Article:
Dennis Rodman and his career are best known for his days with the Chicago Bulls and Detroit Pistons, where he won five championships, earned a lot of individual awards, displayed immaculate hustle, and had the best days of his career. But in between and after those periods, Rodman had a couple of short stints that weren't very memorable.
After his run with the Bulls, Rodman played very shortly and underwhelmingly for the Lakers and the Mavericks, but in between his runs with the Pistons and the Bulls, Rodman played for two seasons with the San Antonio Spurs during the prime years of his career.
Even though Rodman's defensive prowess seemed like a good fit for the Spurs system that already had a contending team with David "Admiral" Robinson, the fit didn't really work. Although Rodman's rebounding stats were great, his contribution left a lot of desire in two playoff runs.
Dennis was accused of letting Robinson do all the work alone against Hakeem in the 1995 WCF, and it was apparent the disbalance in characters never really allowed Dennis to mesh with "The Admiral" and the rest of the team. Especially the GM Gregg Popovich, whose military approach was unacceptable for Rodman's eccentric personality and lifestyle.
That's why he was dealt to the Bulls before the 1995-1996 season, where Rodman and his way of living got accepted, leading to his NBA resurrection and three more championships. During that time, Rodman was balling on the court and partying even harder off it, becoming a true party icon linked with numerous celebrity women.
In an interview with the notorious Howard Stern, Rodman revealed his hate for the Spurs and his teammates there, saying how the Bulls and his new teammates accepted him with open hands.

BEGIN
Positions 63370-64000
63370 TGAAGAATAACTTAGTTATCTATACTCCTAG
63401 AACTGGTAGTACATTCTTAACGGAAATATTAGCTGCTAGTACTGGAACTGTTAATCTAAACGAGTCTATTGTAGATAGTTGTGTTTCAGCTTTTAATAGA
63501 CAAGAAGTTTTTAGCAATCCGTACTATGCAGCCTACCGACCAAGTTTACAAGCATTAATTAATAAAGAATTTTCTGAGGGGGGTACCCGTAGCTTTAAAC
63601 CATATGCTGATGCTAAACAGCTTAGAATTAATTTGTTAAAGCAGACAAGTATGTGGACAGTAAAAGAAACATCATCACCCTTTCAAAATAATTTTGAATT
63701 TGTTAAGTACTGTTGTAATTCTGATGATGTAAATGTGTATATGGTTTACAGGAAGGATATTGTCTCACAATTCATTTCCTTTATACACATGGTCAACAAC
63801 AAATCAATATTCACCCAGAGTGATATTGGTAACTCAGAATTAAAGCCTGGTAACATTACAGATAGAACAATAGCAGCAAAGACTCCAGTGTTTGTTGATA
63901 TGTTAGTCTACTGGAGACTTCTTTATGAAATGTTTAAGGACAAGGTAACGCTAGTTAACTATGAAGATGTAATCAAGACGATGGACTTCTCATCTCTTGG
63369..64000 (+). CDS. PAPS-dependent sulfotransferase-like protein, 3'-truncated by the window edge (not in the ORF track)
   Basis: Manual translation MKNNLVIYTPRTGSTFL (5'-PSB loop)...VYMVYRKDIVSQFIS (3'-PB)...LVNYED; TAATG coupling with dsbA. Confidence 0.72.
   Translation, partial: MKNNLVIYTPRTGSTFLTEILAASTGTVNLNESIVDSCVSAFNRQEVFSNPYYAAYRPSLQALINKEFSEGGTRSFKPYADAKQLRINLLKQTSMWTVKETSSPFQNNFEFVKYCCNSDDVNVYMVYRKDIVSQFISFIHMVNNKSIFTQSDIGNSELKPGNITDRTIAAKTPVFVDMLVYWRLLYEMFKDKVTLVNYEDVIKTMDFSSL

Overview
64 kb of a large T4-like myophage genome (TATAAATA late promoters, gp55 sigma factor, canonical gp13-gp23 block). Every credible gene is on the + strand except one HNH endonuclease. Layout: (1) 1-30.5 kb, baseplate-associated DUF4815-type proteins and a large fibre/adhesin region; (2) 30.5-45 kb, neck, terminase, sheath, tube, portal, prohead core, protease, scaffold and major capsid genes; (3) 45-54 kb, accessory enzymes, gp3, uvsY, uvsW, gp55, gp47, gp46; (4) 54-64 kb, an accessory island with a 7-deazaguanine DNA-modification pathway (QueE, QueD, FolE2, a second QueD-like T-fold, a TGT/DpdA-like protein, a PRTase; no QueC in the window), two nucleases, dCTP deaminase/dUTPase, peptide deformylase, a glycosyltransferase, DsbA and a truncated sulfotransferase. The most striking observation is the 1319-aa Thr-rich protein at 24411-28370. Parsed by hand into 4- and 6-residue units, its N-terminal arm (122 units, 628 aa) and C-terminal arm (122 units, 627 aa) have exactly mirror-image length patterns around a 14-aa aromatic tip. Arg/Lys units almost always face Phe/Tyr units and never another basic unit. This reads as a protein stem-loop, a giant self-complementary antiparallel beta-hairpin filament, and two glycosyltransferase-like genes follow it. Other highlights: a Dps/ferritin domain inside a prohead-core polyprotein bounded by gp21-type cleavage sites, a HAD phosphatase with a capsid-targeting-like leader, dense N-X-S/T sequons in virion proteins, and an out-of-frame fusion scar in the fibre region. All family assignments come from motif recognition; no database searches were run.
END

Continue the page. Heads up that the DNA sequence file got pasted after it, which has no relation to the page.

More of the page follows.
Stern: You left that one team you were playing for. You hated all the guys on it. What was that team again?
Rodman: Uhm, The San Antonio Queers
Stern: I think you said their name was the fag*ots.
Rodman: Nah. The San Antonio Spurs
Stern. You hated those guys on the San Antonio Queers. You couldn't get along with them, but these guys you like? The Chicago Bulls?
Rodman: They're cool. Everybody's down to earth, and they don't give a damn what you do. Just go out there and play your game. Your life is your life.
Stern, in his style, was very open and determined in getting Rodman to air all of his hate out, and he got Dennis to share a few gems. It's pretty hard to imagine someone speaking this way about his former team or teammates in this kind of manner today, but this was a different time, and this is what guys like Howard Stern and Dennis Rodman did with no problem or filter.
The Spurs organization is one of the most well-respected and winningest cultures in the NBA, but Rodman is one of those rare individuals that isn't their fan. The timing and difference in beliefs on how an athlete should behave were just different, but not anyone is suited for each other. After all, both sides were just fine without each other in the long run.